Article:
Building Construction, Renovation, Maintenance & Advice

A Breakdown of Anticipated Building Project Costs

"What A Load Of Bulls"

When considering the modern ways of the world particularly regarding real estate or building there is an old english idiom “to charge like a wounded bull” that does seem to be somewhat appropriate. It appears that these days every city in the world is plagued by herds of crippled bovines rampaging through the streets attempting to gore anyone in sight.

Last issue we looked at basic land and building costs and perhaps what it should cost to build your dream cowshed in Bali. Things have changed a bit since last fortnight and the price for desirable land has increased from Rp300 million an are to a mere Rp5,472 million per are over the past two weeks (sorry sir we can’t help a bit of inflation now can we?), sorry 6,723 million, no um that’s 7,849 million, um, er….. Everyone is paying more so let us look at why the snouts in the trough are emptying your pockets faster than a vomiting dog can empty a kindergarten and see what you can do about it.

First we need to remember rules number 1, 2, 3, 4, 5, 9, 13, 26, 45 and 82 from Angus MacFadden’s concise little tome ”Living Life To The Full On The Odour Of A Small Piece Of Oleaginous Fabric” do not part with your money without a) fully understanding exactly what you are paying for and b) knowing your money is secure. Remember that retrieving money from the hand of a person in Indonesia is a surgical operation.

Developers Costs

If you are buying property from a developer it is highly possible that the developer has marked up the building cost by as much as 100%. Developers do have advantages such as large amounts of cash to buy large pieces of land at reasonable prices and are able to take advantage of the economies of scale of bulk buying and multiple construction. Buying an “off the shelf” house can also have the distinct advantage of someone else carrying the stress of the building process but be aware that you are probably paying well over the odds for that pleasure. Quality cannot be guaranteed and you may well find that instead of wrestling for quality with a builder you end up wrestling with a developer.

Real Estate Fees

Real estate agents in Bali, even the more professional ones, are also joining the stampede of injured oxen. Expect to pay 5% in real estate fees here while in Australia standard fees vary from around 2 to 2.5%. The high fees being charged in Bali are probably why there are real estate agents springing up on every street corner like warts on a rhinoceros’s posterior. Did you know that there are enough real estate offices in Bali to house the whole population of Lombok in the lap of luxury in dwellings with diamond studded flush buttons and mink toilet seat covers. Like all new industries that tend to expand as every man and his bull gets in on “yet another idea no one else thought of” no doubt one day the bubble will burst and the real estate industry in Bali will contract back to sustainable levels and the cowboys (or should I say bullboys) will give up and go home leaving the more professional operators to continue in a more healthy industry. Word on the grapevine is that land buyers are starting to get few and far between.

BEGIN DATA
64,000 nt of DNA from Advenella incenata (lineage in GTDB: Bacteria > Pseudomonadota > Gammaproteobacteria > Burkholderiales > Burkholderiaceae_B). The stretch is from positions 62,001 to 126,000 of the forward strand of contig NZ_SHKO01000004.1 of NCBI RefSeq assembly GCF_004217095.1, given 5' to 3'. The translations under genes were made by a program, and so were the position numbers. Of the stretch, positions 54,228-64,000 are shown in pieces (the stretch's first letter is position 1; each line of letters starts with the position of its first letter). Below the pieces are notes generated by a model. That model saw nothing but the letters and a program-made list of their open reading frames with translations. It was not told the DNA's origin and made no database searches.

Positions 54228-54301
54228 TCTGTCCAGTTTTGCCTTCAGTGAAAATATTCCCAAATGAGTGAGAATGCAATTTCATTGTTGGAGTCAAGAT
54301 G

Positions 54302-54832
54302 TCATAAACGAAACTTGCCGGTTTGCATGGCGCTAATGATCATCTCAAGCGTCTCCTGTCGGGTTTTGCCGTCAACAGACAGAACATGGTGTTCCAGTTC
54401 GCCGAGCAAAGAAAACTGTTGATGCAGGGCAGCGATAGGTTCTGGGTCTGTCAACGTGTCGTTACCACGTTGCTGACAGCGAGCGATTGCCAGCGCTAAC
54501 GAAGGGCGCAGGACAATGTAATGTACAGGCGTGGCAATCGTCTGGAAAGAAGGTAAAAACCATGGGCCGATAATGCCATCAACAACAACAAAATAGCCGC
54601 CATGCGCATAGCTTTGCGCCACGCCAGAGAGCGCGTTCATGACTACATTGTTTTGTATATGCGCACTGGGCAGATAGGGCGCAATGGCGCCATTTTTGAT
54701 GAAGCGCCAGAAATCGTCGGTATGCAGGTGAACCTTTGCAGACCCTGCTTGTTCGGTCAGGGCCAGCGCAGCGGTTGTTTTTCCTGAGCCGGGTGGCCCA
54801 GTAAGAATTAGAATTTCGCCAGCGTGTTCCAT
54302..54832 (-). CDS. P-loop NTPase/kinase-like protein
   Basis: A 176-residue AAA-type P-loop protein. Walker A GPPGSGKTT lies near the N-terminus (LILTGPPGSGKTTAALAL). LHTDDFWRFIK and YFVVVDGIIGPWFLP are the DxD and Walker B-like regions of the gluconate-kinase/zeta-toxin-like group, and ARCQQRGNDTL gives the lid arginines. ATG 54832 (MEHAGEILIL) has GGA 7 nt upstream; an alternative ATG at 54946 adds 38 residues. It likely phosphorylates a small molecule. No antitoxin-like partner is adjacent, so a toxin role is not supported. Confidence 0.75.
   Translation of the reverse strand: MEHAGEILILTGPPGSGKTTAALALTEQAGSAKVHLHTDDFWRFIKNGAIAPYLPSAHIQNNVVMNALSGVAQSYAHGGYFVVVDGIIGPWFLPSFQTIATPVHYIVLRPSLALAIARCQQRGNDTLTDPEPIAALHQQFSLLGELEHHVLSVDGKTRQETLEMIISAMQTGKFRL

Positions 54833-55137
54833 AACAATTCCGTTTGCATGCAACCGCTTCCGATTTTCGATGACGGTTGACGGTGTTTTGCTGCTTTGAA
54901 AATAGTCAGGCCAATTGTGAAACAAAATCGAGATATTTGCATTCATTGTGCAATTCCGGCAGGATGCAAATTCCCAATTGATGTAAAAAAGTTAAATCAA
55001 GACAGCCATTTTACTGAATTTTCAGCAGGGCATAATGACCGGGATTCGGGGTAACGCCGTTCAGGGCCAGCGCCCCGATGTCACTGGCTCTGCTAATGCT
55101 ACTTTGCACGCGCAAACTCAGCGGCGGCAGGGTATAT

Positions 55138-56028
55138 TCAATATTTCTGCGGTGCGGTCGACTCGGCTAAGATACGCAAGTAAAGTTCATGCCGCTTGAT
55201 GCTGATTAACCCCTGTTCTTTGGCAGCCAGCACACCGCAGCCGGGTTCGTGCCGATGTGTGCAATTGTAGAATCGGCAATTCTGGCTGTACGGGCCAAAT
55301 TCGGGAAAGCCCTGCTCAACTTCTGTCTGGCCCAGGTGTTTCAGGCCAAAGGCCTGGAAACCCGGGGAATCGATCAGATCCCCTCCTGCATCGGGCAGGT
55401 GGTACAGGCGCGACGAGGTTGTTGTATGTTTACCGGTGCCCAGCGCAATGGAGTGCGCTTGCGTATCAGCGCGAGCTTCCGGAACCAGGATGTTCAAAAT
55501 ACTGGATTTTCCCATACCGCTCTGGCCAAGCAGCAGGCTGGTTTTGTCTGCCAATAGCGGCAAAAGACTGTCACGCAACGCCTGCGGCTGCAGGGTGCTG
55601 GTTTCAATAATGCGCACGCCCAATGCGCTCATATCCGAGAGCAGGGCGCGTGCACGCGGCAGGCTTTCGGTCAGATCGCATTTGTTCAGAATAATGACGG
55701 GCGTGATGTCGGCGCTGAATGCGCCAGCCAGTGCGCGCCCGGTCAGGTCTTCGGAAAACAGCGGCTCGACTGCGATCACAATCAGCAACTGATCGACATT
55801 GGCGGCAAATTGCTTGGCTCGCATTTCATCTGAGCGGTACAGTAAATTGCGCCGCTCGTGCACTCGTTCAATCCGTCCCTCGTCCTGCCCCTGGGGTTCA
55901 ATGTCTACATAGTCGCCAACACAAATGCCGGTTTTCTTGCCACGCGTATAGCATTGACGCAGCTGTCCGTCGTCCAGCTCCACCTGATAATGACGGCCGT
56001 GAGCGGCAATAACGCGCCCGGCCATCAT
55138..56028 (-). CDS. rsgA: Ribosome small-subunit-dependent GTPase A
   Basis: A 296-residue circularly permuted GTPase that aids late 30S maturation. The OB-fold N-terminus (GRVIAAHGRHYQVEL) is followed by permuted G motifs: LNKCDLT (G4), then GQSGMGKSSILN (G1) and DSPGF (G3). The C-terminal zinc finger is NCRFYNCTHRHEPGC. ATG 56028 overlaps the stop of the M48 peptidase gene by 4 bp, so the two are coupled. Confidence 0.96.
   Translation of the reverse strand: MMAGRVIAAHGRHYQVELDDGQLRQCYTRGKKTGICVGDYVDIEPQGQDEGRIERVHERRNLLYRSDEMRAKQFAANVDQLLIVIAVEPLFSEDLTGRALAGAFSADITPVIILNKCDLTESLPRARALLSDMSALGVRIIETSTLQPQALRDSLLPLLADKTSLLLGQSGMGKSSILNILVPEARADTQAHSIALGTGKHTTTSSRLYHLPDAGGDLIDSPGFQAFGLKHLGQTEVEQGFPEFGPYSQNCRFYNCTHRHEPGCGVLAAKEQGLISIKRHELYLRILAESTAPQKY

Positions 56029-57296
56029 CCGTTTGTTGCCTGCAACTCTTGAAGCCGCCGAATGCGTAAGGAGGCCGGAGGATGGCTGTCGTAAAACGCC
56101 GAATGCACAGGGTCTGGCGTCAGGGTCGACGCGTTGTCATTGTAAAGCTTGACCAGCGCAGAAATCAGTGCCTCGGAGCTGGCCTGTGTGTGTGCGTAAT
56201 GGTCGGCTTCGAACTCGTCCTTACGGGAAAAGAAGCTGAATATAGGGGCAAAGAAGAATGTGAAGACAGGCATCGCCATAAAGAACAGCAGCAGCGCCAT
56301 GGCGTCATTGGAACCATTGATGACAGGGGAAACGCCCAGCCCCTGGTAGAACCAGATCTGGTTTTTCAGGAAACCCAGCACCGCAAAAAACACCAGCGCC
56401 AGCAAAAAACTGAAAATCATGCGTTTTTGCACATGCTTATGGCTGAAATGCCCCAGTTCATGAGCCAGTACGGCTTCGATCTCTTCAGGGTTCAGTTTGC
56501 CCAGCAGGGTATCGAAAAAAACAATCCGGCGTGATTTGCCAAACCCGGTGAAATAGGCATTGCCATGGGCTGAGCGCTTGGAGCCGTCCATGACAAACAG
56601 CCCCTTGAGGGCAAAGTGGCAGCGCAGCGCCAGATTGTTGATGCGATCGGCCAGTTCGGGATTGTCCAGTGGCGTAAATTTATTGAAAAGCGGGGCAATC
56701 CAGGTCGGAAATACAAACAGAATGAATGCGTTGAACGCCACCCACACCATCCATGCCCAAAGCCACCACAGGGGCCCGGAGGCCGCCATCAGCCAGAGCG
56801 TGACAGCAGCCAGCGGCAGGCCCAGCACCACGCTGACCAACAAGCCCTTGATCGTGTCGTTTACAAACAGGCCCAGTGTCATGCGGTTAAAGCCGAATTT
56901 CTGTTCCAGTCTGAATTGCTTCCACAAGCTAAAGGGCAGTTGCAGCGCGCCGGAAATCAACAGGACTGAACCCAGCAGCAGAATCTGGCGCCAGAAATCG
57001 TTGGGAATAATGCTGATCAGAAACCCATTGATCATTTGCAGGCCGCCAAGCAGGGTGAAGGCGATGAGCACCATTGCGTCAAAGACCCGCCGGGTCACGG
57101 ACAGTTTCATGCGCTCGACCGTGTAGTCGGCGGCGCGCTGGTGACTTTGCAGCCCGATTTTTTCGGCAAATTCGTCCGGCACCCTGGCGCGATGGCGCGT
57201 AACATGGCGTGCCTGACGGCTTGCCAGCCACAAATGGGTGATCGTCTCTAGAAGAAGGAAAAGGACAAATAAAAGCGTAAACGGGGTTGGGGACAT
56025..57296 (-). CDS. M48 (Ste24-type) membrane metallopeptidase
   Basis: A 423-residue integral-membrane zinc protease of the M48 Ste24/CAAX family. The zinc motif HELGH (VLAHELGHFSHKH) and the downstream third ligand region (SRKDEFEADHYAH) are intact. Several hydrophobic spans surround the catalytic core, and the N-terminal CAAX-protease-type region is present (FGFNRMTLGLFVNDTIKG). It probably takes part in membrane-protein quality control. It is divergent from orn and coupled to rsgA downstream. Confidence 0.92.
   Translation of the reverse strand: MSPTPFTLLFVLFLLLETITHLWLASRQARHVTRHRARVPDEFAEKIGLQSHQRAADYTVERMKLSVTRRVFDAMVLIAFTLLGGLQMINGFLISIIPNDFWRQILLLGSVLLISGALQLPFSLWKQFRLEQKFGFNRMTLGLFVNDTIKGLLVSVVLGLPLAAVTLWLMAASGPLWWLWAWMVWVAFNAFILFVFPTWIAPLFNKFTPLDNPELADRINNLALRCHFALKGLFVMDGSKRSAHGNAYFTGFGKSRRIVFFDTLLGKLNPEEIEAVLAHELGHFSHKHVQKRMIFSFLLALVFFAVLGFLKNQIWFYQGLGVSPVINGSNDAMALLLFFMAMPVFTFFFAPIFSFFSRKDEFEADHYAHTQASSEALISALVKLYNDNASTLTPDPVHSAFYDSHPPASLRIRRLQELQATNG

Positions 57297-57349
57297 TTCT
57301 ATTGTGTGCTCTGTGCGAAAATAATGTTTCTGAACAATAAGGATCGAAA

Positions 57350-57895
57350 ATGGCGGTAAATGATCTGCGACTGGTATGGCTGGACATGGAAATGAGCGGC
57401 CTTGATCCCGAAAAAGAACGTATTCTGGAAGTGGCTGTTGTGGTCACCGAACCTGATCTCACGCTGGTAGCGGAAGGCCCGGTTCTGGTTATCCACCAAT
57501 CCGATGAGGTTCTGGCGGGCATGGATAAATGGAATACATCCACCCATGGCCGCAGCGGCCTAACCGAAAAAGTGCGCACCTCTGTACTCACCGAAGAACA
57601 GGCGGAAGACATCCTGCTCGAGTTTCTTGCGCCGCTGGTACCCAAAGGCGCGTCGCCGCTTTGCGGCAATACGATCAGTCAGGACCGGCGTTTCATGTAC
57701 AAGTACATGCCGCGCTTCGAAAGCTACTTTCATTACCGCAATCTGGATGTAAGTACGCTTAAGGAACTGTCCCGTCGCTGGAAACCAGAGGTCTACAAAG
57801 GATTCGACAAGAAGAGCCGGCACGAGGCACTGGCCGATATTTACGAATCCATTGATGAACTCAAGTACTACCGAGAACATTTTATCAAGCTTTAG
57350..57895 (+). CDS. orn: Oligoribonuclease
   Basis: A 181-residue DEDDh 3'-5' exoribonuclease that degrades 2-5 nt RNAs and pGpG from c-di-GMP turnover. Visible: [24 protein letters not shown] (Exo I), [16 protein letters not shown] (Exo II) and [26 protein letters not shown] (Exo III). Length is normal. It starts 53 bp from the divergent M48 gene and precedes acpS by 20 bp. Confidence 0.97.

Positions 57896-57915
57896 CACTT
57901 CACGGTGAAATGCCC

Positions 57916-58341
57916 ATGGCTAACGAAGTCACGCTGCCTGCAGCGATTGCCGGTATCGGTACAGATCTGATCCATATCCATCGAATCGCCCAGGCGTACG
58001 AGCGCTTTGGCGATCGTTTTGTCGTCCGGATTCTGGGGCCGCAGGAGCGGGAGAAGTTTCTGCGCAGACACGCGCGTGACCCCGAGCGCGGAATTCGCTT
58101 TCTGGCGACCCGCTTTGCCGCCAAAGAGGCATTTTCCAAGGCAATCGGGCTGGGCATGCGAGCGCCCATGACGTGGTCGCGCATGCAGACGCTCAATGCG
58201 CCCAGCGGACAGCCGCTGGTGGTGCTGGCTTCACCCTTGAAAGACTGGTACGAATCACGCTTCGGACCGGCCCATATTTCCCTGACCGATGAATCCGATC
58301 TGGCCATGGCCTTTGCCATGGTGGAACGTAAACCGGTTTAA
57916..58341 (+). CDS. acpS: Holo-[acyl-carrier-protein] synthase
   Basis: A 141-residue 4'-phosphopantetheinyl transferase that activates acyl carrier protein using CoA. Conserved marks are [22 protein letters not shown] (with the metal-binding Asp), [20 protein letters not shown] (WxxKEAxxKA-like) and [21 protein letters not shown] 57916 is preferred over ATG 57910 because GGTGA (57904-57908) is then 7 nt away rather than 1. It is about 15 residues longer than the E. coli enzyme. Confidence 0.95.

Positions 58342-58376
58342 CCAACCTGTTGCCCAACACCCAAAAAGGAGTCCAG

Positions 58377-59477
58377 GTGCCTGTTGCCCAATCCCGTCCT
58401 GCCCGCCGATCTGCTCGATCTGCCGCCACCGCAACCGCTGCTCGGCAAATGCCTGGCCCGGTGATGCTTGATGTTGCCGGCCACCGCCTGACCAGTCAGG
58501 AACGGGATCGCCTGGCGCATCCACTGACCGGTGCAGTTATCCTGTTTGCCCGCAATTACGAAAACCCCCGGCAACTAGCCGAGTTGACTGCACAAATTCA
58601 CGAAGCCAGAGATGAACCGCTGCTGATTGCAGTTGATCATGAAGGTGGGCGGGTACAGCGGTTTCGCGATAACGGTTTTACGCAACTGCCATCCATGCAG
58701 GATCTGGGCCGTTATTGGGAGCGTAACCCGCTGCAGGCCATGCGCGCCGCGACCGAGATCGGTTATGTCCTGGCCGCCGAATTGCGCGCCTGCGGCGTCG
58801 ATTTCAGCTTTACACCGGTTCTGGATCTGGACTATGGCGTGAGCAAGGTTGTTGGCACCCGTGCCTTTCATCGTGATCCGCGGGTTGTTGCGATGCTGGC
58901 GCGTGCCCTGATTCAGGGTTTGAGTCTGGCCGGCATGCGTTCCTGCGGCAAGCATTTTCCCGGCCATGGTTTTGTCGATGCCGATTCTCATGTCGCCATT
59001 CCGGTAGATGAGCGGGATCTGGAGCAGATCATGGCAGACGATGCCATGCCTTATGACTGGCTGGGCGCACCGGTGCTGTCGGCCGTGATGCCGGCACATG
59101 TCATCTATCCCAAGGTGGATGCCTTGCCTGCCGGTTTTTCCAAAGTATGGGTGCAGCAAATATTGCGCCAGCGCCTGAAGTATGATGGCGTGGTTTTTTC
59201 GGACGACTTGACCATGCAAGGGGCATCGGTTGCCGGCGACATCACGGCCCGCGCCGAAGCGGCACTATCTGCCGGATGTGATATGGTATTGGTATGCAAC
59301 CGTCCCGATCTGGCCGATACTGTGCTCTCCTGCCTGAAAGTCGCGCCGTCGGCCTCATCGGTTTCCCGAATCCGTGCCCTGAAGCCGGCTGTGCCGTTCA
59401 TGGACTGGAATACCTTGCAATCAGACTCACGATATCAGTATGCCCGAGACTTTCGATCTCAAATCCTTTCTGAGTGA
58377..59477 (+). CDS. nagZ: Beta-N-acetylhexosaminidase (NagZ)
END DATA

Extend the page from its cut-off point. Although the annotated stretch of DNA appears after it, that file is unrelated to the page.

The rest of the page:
Expected Building Costs

If you are building your dream home then there is a lot more to consider.

Most people start by hiring an architect so let us also start there. It is important that you manage your architect, don’t let him manage you. Many people hand over everything for their architect to look after. It certainly saves a lot of worry but you will probably pay handsomely for it. Make no mistake a good architect can make a real difference in terms of the quality of the final design however let us look at their charges.

In the building industry most professionals such as quantity surveyors, structural engineers, MEP design engineers, inspectors, etc. charge for their services by the square meter of floor area of the project.

Architect's Fees

Most architects, however do not. They tend to charge as a percentage of the gross project cost. This arrangement has a major disadvantage, the more the project costs the more they make, there is a vested interest therefore in making the budget blow out (“let slip the bulls of war”). A project being checked in my office at the moment specifies Grohe plumbing fittings throughout, Rp20 million for a single bath tap when I know the customer will be perfectly happy with one costing a still expensive yet far more reasonable 5 million.

Architects (or as the Indonesians say arsitek) in Bali may charge a fee of 10% to an astronomical 20% of the total project cost. At this rate the architect will make a profit of Rp4 million for each and every bathtap simply for writing the word Grohe on the specification sheet! Do I hear the clatter of taurine hoofs on the cobblestones?

By comparison, according to the Architect’s Journal, architects in Britain charge around 6% to 8% of the total project cost while the smaller the project the higher the percentage so typically a US$300,000 (yes I know I am talking the universal language of dollars instead of good old english pounds) project would attract an architect’s fee for full services of 6.9%. While a project of US$100,000 would attract a fee of around 7.9%.